This pact between Hitler and Stalin paved the way for WWII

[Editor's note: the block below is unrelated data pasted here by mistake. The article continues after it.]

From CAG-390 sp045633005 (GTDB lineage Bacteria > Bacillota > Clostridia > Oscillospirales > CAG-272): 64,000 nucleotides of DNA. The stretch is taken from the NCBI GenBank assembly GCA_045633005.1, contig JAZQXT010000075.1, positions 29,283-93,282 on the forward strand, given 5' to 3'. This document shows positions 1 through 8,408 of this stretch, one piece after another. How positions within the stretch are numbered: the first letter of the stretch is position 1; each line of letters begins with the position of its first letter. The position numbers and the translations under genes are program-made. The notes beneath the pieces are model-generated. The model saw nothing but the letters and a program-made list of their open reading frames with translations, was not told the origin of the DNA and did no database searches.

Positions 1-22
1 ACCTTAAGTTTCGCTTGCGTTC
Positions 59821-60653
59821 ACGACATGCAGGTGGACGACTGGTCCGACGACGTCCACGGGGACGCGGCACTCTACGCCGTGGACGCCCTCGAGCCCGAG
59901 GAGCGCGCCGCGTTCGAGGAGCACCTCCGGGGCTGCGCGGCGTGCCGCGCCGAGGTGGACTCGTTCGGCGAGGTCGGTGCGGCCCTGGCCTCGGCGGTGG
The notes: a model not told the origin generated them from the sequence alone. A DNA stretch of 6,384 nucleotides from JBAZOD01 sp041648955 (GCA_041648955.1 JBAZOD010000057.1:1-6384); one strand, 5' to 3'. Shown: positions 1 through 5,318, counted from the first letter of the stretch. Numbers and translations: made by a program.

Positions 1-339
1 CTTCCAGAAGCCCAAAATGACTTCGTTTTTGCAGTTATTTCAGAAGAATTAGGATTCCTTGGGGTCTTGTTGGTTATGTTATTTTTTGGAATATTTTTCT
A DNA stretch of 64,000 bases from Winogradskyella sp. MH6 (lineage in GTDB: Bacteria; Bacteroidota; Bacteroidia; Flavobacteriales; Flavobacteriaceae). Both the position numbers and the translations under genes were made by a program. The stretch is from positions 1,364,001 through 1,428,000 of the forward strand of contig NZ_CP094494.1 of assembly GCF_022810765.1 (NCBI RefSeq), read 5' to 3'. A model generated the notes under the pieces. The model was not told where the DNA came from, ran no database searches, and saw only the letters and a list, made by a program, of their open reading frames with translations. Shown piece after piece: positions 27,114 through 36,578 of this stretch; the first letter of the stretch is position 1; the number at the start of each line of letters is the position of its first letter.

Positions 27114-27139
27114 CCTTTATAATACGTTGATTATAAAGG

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Marco Werman: I'm Marco Werman, and this is The World. As an American, I've always been curious about the details of how my family ended up here. For me, on my mother's side of the family, anyway, and for many of you, our American story began with the violent upheavals of World War 2. And, yes, history is a series of connected events, but that process of displacement and flight from the war could be said to have started 75 years ago this week, and it's a part of history that many don't remember. August 23, 1939, Nazi Germany and the Soviet Union signed a secret pact to carve up Eastern Europe. What? Yeah, I know, I though the Soviet Union was always on the side of the Allies. Right after that secret pact, Germany invaded Poland, triggering World War 2. Historian Roger Moorhouse has a new book on this little known chapter of history, "The Devil's Alliance," and he joins us from London. So, back on that question, Mr. Moorhouse, I thought the Soviets were on our side against Germany. Roger Moorhouse: That's a common misconception. We have a very enduring image, an idea, of, you know, the overarching story of World War 2 as one of the Grand Alliance, is of the British, the Americans, and good old Uncle Joe Stalin, all as allies together in defeating Nazi Germany. And that's certainly true from 1941 onwards, from Hitler's attack on Stalin in June 41, but prior to that, as you say, is a very underknown, I would suggest, fact that Stalin was actually, to all intents and purposes, an ally of Hitler's. Werman: Right. So what were the terms of this deal, this pact that was signed this coming Saturday, now 75 years ago? Moorhouse: Well, I should probably just correct your introduction. The pact itself wasn't secret. The pact was publicized at the time. It was a massive shock to the outside world, not least to a generation of Nazis and Communists, who had spent the previous ten years or so insulting each other. What was most unusual, and was secret, was the secret protocol that accompanied that pact. And that secret protocol contained, as you suggested earlier on, the details of what would happen, who would get what, in the great divy-up of Eastern Europe, in the event of, as the texts put it, in the event, the texts put it rather coyly, in the event of a territorial rearrangement. And that, of course, is code for war. So as soon as the war starts on the first of September, 1939, the Germans obviously invade Poland from the west. That's the story that we all know. What's much less well known is that the Soviets invaded Poland from the east 17 days later, on the 17th of September. And the two invading nations occupy and divide Poland between them. And that's the opening act of that relationship between them. Werman: So this deal was critical for Hitler, I mean, to be able to invade Poland, and it really kind of shows how World War 2 could have taken a completely different course, or maybe never have happened at all. Is that too much to say? Moorhouse: I think some sort of general conflagration was inevitable by this point. Hitler was increasingly bold, increasingly aggressive. Something monumental was going to happen with Hitler. He wasn't going to go quietly. It's just the manner in which it was going to happen. And actually, this, the Nazi-Soviet pact as the sort of kickoff for World War 2, is actually almost the most surprising scenario that anyone could have imagined. That's how you have to view it from the perspective of August 1939. The world was absolutely dumbstruck by this deal. Werman: When did Stalin wake up and realize that he probably should not have signed that pact? Moorhouse: I argue that he actually didn't, really. The traditional interpretation of Soviet intentions was that for Stalin it was purely defensive, that he was holding Hitler off, buying Hitler's quiescence, so that he had time to rearm to better face what we would see as the inevitable attack. Now that's really, I think, reading history backwards. It's also the narrative that Stalin gave us after 1941. It's rather fictitious. I think Soviet thinking is actually much more aggressive than we traditionally understand. Werman: I started this interview by talking about the displacement of people. How soon did that start after the pact was signed? Moorhouse: That starts very, very quickly. Obviously, Poland is invaded from the west, as I said, on the first of September by the Germans. That sets off massive amounts of refugees. The Soviets invade on the 17th of September. That sets off another wave of refugees in the east. When Poland is finally subdued by the two sides, which is in early October, there's a sort of brief settling down, and then you have the occupation regimes are set up in both areas. They are accompanied by some general sifting of the population on both sides. Actually, the regimes have very, very similar ways of dealing with the population. There's a general sifting-through to find people who might be oppositional. After that, there's a sort of a, much more of a class action, if you like, where they pick up entire classes of people who have actually done nothing, but are deemed to be guilty by dint of who or what they are. Werman: And that process was basically arresting people and executing them? Moorhouse: Exactly. Executing them or, well, the Soviets tended to prefer, as did the Germans in the initial phase, was deportation. The Soviets deported at least a million people from eastern Poland to Siberia, Kazakhstan, and other places, during that two year period of occupation, from Poland alone. And the Germans, you know, very similar figures if not greater. So they both tended to deport rather than outright murder in that opening phase. But there's an awful lot of murdering going on, as well. Werman: We've gone through this whole interview without actually naming the pact. It was called the Molotov-Ribbentrop Pact after the two foreign ministers who signed it, and we've actually been hearing a lot about Molotov cocktails in these riots in Ferguson, Missouri. Is there a connection... Moorhouse: Indeed. Werman: this Molotov? What is it? Moorhouse: Indeed. The connection is part of the story. As I said, the Soviet Union invaded Poland in 1939, also invaded, or occupied the Baltic States and the remaining province of Bessarabia in 1940. That was all a deal done with Hitler in 1939. Another part of that expansion was to try and push the Finnish border back, and that resulted in a very short but very nasty war in the winter of 1939 to 40 which is known as the Winter War. During the Winter War, the gallant Finns, who had very little in the way of armor and howitzers and the rest of it, took on the might of the Red Army in the snow in minus 30 degrees. It's an absolutely fascinating story that I would urge your listeners to read up on, themselves. But one of the aspects that the Finns were very good at was improvisation. And their famous weapon that they developed at that time was the petrol bomb. And they christened it a Molotov cocktail because the propaganda that was coming from the Kremlin, from Molotov's own lips, was that Russian, or Soviet, aggression was not actually military in nature, it was humanitarian. And they said that the troops were just coming in and the aircraft were dropping food parcels to the Finns. This is an absolute fiction, but this is what the Soviets were saying. So, ironically, the Finns christened their petrol bombs "Molotov cocktails" as a drink to go with the food parcels. So that's where your Molotov cocktail comes from. Werman: Well, listeners can read about that fascinating episode in your book, "The Devil's Alliance," which will be on sale here, in the U.S., in October. Historian Roger Moorhouse, thanks for speaking with us. Moorhouse: Thank you.